After graduating from the Liceo Cantonale in Locarno, Maurizia Franscini studied medicine first in Bern and then in Zurich, earning her MD in 1995. In 2006, she obtained her specialization in child and adolescent psychiatry and psychotherapy. Since 2000, she been working at the University Psychiatric Clinic in Zurich, where she currently holds the position of head physician. She developed and implemented the therapy App Robin Z at the University Hospital of Child and Adolescent Psychiatry and Psychotherapy, Zürich.

    The Robin therapy program was developed in the early recognition center of Zurich with the aims to improve quality of life and daily functioning of adolescents at high risk for psychosis. In this presentation, the Robin therapy program will be presented and the hurdles and special features of treatment of adolescents will be discussed.

  • Philipp Sterzer
    Philipp Sterzer UNIVERSITÄT BASEL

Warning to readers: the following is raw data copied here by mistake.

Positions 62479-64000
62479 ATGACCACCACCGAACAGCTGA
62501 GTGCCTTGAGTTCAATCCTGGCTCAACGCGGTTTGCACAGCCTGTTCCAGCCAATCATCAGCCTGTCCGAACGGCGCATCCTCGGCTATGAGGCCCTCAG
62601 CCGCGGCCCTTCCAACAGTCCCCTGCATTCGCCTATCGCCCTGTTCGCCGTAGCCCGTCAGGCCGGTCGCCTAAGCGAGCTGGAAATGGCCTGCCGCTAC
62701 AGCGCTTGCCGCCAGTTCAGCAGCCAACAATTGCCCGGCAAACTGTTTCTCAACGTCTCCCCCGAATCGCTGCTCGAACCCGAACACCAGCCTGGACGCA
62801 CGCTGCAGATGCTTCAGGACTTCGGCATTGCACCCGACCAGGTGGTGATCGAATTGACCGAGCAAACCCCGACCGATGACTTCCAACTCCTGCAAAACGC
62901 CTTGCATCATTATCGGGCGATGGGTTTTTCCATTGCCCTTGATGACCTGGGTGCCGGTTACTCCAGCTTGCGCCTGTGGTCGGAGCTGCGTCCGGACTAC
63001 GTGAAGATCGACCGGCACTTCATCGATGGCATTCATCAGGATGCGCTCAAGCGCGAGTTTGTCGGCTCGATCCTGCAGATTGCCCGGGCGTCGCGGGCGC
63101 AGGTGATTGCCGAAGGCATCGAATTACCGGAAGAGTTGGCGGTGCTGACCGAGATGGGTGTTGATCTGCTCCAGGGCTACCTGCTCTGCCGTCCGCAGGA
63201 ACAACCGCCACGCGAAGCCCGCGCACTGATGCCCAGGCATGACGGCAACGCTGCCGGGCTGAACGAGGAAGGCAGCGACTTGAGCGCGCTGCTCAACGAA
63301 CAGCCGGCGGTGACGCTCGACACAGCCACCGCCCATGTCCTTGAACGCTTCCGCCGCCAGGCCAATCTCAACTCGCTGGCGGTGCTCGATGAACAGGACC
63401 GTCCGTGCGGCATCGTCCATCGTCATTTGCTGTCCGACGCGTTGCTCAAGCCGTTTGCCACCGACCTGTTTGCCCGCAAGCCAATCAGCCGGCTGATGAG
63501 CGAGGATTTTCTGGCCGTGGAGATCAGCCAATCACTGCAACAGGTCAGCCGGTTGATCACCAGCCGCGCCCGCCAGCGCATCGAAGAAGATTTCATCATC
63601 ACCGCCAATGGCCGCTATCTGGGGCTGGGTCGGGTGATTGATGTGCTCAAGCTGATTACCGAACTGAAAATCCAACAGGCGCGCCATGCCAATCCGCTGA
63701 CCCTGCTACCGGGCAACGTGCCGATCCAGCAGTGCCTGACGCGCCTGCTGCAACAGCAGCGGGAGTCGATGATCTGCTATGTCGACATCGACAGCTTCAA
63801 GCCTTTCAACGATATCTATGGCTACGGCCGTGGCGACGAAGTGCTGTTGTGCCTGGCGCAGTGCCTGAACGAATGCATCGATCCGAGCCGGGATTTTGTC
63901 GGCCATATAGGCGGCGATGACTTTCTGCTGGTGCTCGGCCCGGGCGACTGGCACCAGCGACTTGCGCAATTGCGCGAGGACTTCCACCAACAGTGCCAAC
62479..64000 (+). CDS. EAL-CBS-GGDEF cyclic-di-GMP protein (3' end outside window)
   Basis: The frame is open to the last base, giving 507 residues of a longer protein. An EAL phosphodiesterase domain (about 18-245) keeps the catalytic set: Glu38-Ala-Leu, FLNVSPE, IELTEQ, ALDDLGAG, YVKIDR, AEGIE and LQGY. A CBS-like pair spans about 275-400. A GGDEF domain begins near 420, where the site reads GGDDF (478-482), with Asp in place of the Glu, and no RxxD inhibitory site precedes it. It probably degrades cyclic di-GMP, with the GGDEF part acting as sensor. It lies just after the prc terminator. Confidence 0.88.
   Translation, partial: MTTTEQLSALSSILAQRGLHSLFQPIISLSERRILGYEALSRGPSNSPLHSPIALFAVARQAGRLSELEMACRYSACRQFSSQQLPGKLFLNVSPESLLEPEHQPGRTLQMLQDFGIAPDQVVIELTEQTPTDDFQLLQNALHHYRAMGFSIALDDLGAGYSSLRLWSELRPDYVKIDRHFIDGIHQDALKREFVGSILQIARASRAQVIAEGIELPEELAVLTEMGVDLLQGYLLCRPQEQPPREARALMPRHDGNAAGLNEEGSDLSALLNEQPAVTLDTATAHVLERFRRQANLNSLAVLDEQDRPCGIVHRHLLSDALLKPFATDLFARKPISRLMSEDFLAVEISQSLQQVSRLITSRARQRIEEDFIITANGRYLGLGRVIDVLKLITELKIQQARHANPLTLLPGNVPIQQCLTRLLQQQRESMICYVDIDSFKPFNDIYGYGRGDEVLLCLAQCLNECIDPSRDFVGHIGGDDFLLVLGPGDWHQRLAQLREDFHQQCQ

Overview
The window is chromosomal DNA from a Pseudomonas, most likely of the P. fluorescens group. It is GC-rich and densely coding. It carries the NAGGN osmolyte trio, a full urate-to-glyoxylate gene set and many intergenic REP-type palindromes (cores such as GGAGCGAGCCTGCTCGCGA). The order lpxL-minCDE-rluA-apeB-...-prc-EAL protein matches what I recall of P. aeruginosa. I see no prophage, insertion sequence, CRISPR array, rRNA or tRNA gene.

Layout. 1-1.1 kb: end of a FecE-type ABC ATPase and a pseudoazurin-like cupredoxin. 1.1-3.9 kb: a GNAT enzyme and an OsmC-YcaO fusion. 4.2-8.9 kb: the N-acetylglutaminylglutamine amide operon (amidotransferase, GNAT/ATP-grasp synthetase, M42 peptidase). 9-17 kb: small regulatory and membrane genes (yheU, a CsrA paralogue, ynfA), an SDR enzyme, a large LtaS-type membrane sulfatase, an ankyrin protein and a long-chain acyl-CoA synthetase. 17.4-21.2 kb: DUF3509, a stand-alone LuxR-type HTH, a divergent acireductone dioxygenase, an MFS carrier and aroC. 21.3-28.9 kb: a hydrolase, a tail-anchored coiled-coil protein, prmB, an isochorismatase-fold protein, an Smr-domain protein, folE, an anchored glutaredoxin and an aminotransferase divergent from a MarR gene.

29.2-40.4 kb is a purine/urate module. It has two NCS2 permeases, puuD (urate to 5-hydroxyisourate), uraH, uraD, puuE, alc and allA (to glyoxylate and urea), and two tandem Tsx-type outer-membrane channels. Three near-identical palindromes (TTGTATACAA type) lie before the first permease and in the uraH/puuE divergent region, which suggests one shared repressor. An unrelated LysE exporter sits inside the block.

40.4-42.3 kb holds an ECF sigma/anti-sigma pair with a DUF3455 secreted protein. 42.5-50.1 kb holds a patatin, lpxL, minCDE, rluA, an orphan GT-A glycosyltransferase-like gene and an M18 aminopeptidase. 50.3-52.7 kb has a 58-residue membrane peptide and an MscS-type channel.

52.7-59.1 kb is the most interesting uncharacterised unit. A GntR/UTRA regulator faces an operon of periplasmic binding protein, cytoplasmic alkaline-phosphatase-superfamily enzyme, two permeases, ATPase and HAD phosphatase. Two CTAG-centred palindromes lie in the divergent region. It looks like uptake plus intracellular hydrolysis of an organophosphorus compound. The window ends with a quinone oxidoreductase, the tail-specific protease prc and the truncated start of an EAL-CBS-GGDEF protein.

Philipp Sterzer

    Univeritäre Psychiatrische Kliniken Basel, Professor of Translational Psychiatry

    Computational psychiatry - explaining psychosis within the framework of predictive processing

    Professor Sterzer studied medicine at the Ludwig Maximilian University Munich and at the Harvard Medical School and obtained his MD in 2001. He habilitated in Experimental Psychiatry at the Charité Berlin. He is board certified in Neurology and Psychiatry. From 2011 he was Professor of Psychiatry and Computational Neuroscience at the Charité and since 2022 he holds position of Professor of Translational Psychiatry, University of Basel, and Chief Physician, Zentrum für Diagnostik und Krisenintervention, Universitäre Psychiatrische Kliniken Basel. His research focuses on predictive coding and computational psychiatry.

    There has been an increasing interest in theory-driven computational approaches towards explaining psychiatric disorders in recent years. Philipp will present a Bayesian predictive processing account of psychosis and empirical evidence from recent behavioral, neuroimaging and pharmacological intervention studies supporting this account. Moreover, he will discuss potential implications of such a theory-driven approach for the development of biological and psychological treatments.